Travel and a bit of shopping
As published on http://www.holidaymag.co.uk
Some small towns in South Africa might have English-sounding names but at heart they are Afrikaans in many ways. People are hospitable and friendly; everyone loves gathering around a table groaning under copious amounts of food coupled with excellent wine; and a lot of time is spent outdoors.
Whether Afrikaans or English, people seem to be saying eish whenever they are having a good time. The word was first transliterated from Xhosa and is used to express amazement or disbelief, or merely to indicate that it’s lekker (nice or enjoyable) right here and right now.
Franschhoek, Stellenbosch and Paarl are the first ports of call for wine aficionados visiting the Western Cape but towns like Robertson and Montagu are not to be overlooked as they offer a tranquil town experience where it feels as if you get to know and appreciate the lifestyle of the townsfolk.
Wandering through either Robertson or Montagu you will find wide streets – wide enough so that an ox wagon could make a U-turn, some say – and leafy freestanding plots with spacious homes. In Robertson many people have an abundance of roses in their gardens; in Montagu many cottages feature broekielace.
Let me explain. Broekie is the Afrikaans word for panty. Supposedly a frilly one. Broekielace is the local term for the ornate ironwork that often adorns Victorian buildings.
A leaflet from Montagu Tourism Association guides you on a historical walk of the town whilst pointing out – amid other things – broekielace embellishments, fanlights and gables. The walk starts at 24 Bath Street where the tourism office is situated.
On the stoep (front patio) of Mimosa Lodge the curlicued railing hints at the broekielace so quintessential of Montagu. The building initially served as a farm house but in years gone by it was also used as a school boarding house, old age home and brothel.
The service at Mimosa Lodge is attentive; the restaurant serves top-notch food and their own boutique crafted wines; and the garden – with twelve exquisite garden suites including a honeymoon suite – is probably their best-kept secret.
A recent overnight stay had me asking myself why it has taken me so long to discover this gem of a country hotel although I’d been to Montagu so often over the past two decades.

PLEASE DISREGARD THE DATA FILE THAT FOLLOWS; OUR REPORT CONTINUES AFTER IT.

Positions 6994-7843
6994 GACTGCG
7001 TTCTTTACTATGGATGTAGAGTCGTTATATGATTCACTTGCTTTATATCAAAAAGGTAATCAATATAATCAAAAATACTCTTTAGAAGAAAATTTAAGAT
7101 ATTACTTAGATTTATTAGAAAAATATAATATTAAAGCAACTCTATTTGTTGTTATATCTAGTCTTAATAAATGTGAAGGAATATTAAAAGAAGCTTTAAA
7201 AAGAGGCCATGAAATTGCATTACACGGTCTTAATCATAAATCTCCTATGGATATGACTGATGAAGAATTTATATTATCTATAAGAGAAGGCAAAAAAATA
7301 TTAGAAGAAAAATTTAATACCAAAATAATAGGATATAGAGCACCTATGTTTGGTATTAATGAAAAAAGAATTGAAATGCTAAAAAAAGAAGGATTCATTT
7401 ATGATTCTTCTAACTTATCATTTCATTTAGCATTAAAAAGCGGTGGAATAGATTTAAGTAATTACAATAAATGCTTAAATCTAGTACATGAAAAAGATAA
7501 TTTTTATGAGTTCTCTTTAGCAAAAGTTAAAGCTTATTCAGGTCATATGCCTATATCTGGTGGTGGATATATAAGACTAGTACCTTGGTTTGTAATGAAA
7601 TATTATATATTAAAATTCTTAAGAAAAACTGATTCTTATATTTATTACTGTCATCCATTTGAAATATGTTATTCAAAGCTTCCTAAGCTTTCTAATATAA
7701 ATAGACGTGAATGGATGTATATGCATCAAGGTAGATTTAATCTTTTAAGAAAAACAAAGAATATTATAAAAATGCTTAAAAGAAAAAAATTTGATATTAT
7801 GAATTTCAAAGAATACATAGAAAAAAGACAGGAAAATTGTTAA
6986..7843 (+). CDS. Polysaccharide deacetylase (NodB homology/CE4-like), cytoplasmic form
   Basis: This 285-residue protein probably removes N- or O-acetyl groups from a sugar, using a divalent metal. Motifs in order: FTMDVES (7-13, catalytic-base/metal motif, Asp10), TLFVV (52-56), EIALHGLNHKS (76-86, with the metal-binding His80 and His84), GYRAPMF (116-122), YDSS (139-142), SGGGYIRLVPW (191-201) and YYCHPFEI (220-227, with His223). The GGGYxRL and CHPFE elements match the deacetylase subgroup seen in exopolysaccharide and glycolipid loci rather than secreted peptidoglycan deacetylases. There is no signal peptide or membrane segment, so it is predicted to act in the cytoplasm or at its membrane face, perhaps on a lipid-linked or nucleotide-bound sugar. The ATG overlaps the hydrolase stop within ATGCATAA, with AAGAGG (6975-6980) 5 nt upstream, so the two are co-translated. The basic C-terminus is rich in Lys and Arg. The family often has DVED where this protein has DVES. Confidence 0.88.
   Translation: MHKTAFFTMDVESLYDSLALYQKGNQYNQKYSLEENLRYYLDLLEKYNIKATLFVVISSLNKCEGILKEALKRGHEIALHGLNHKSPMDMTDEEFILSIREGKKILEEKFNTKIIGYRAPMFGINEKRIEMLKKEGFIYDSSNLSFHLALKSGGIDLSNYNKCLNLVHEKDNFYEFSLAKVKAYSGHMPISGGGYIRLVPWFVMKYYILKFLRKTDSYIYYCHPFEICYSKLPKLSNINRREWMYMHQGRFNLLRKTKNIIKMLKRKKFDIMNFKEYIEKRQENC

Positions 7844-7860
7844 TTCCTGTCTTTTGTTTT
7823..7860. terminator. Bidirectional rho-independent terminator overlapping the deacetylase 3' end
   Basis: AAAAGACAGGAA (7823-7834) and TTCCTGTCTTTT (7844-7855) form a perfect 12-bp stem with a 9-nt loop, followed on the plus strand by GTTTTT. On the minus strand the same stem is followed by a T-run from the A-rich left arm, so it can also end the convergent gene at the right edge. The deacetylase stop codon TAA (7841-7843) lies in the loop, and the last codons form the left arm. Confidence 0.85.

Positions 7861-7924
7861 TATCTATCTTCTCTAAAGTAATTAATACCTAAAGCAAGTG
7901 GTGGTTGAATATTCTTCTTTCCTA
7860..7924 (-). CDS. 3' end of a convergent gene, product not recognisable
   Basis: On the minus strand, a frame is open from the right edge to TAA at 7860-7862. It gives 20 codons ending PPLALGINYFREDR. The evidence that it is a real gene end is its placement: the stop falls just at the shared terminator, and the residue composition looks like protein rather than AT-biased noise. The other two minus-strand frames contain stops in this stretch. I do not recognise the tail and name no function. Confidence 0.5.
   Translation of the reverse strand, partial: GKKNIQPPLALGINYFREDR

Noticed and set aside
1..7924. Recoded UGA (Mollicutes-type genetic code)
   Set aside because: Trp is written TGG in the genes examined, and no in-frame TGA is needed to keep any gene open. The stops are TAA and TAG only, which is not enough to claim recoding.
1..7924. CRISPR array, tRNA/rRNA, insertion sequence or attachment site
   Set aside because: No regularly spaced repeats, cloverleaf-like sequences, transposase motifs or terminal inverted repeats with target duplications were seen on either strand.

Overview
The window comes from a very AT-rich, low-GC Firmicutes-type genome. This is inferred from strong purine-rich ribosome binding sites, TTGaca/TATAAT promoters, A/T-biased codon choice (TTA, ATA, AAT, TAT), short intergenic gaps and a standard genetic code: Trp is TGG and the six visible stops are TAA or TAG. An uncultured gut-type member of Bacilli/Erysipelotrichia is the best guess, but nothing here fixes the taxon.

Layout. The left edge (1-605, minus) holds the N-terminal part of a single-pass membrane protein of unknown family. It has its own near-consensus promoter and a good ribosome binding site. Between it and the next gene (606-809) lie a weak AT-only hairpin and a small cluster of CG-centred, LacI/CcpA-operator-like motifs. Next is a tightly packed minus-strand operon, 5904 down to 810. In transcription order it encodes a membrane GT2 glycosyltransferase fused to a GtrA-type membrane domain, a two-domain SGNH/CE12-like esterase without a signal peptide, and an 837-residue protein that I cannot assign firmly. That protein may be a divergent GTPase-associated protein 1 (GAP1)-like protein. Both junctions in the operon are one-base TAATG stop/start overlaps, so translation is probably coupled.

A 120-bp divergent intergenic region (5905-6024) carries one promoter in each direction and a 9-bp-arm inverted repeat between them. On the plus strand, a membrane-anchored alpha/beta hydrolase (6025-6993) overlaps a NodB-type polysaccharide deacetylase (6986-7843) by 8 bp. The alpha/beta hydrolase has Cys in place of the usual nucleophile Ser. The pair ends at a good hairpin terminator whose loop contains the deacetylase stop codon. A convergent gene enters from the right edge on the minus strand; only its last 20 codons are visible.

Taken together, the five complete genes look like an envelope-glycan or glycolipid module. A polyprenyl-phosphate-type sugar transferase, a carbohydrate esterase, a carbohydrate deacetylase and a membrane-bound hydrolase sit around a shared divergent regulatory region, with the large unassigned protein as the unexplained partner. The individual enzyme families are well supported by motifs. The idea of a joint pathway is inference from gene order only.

The Robertson Small Hotel is just that – small, boutiquey, chic and it has its own signature restaurant as well as a Wellness Room that offers skincare and body treatments.
Before you embark on the following two activities line your stomach at Rambling Rose in Montagu. A horse cart at the entrance might hint at times gone by but inside – once you have walked through a cluttered shop – you will find a tranquil patio setting with an innovative menu and a wishing well in the garden. Keep in mind that your wish is not to be told to a soul otherwise the universe will not grant it.
Robertson is the home of Klipdrift Brandy. It all began when the first drop of Klipdrift Brandy was distilled at 08h02 in 1938. Since then a lot of water has run into the sea, or rather, a lot of brandy has been distilled.
Even non-brandy drinkers are familiar with their ads due to its clever word play. Thus Klipdrift has become “The nation’s nerve tonic” and people are cautioned to “Keep calm and have a Klipdrift”. They’ve also had a series of advertisements where a brandy bottle featured to illustrate rugby terms. During Gay Pride Week a quirky ad surfaced that featured a pinkish red brandy cocktail; it proclaimed: “It doesn’t always have to be straight.”
And it doesn’t always have to be with Coke either – a popular mix amongst farmers and policemen around here.
The savoury Klipdrift Brandy tasting – as well as the informative and entertaining cellar tour – is highly recommended. Mini-sausages from South Africa (called boerewors), Argentina, France and Sicily – each with its own dipping sauce – are paired with brandies in different styles.
You’re not seeing double when you ‘make yourself at home’ (their slogan) for one last cognac-style brandy in the bar with the hands of its clocks all stuck at two minutes past eight. The time commemorates the distilling of that first drop of Klipdrift brandy.
Robertson is a valley of wine and wine festivals; the valley has more than 50 award-winning wineries. In the Cape winter season they have a Wacky Wine Weekend and a Robertson Slow Festival (Slowly made…slowly enjoyed); when the rain abates towards October they have a Wine on the (Breede) River Festival.
It takes about 2 hours 10 minutes to drive from Cape Town to Robertson. It’s another 20 minutes from Robertson to Montagu.